First round of CTD opps

Krystian Kopka Student Posts Leave a Comment

Today, my research team, the Physical Oceanography Team, conducted a CTD operation for the first time. Usually when a CTD is conducted, each team goes through about 8-10 stations with a transect gap in between of about 30 mins. Therefore, the group is usually on call to help with CTD operations for the whole day.

CTD stands for “Conductivity, Temperature and pressure (Depth)”. It is a sampling system equipped with a rosette of sampling bottles, a Lowered Acoustic Doppler Current Profiler (LADCP), and other sensors. Maximum water depth is determine prior to a CTD cast (when the system is lowered into the water). A technician must also be present to operate the winch that connects to the CTD rosette to the ship and to ensure that all safety and standard operation procedures are being followed while CTD operations are underway.

As the CTD rosette is lowered into the water column, a “profile” of the water column is taken.  Conductivity (salinity), temperature, and other water properties are measured as the system descends at depth. A computer screen (onboard the ship) shows measurements in real time as the system is lowered. On the screen there is a chart of the return feed that displays graphs of temperature, dissolved oxygen, fluorescence, and salinity with depth. The graphs of temperature and dissolved oxygen are inversely related because warmer temperature means less oxygen is dissolved. Whereas in cold water, solubility increases, therefore colder water has more dissolved oxygen.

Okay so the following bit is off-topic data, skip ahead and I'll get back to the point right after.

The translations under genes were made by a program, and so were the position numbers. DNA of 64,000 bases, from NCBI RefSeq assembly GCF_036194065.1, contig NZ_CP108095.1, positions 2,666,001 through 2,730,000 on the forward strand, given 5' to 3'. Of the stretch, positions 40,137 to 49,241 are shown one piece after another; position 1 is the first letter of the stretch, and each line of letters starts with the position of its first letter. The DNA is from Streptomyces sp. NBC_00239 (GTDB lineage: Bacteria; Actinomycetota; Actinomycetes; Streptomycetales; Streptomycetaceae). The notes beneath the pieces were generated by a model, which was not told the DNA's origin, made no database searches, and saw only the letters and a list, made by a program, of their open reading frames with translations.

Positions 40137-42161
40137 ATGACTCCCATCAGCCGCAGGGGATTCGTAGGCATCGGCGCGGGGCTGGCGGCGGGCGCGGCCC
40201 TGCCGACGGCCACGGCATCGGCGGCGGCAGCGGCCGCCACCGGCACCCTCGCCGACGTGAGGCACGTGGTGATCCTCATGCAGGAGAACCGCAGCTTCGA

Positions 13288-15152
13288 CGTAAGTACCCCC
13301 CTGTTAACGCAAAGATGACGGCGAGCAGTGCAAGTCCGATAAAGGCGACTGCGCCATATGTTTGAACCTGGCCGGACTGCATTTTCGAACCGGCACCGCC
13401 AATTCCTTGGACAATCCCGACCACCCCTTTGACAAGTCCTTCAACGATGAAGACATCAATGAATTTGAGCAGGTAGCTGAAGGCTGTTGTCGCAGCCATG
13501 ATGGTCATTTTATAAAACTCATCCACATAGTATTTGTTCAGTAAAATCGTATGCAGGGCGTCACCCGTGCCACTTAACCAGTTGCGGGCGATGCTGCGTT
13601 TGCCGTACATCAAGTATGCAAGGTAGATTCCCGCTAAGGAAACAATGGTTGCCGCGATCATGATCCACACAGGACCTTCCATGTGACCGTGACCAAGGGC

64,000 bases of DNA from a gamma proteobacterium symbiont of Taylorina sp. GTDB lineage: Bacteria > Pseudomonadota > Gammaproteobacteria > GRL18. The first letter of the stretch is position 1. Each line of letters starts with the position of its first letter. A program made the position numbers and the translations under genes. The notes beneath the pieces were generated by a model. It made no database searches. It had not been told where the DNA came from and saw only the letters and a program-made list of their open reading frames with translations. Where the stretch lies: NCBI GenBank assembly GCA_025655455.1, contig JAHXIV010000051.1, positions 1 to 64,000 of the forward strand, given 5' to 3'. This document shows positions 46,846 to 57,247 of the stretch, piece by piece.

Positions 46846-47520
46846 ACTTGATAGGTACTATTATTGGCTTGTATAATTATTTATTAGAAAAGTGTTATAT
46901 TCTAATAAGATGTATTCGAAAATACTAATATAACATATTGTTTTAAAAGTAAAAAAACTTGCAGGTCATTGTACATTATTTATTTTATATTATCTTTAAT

After reviewing these graphs/data, the scientists then determine where they would like to take water samples as the system is brought back up to the surface. The rosette of sampling bottles, which are cocked open when the system is deployed, can be closed at the discrete depths, as determined by the scientists. These water samples can then be used for analyses of water nutrients, dissolved oxygen, methane, chlorophyll and other ocean properties.

CTD operations are fun but also a little tedious, as they take a while and can lead to long nights. Luckily the students on this expedition have amazing leads, including Chief Scientist, Dr. Brice Loose, who makes sure the samples are taken and maintained in a proper manner.  I personally like CTD operations because I think I would like to pursue a career in oceanography and know it is worthwhile to learn everything I can about this sampling system.

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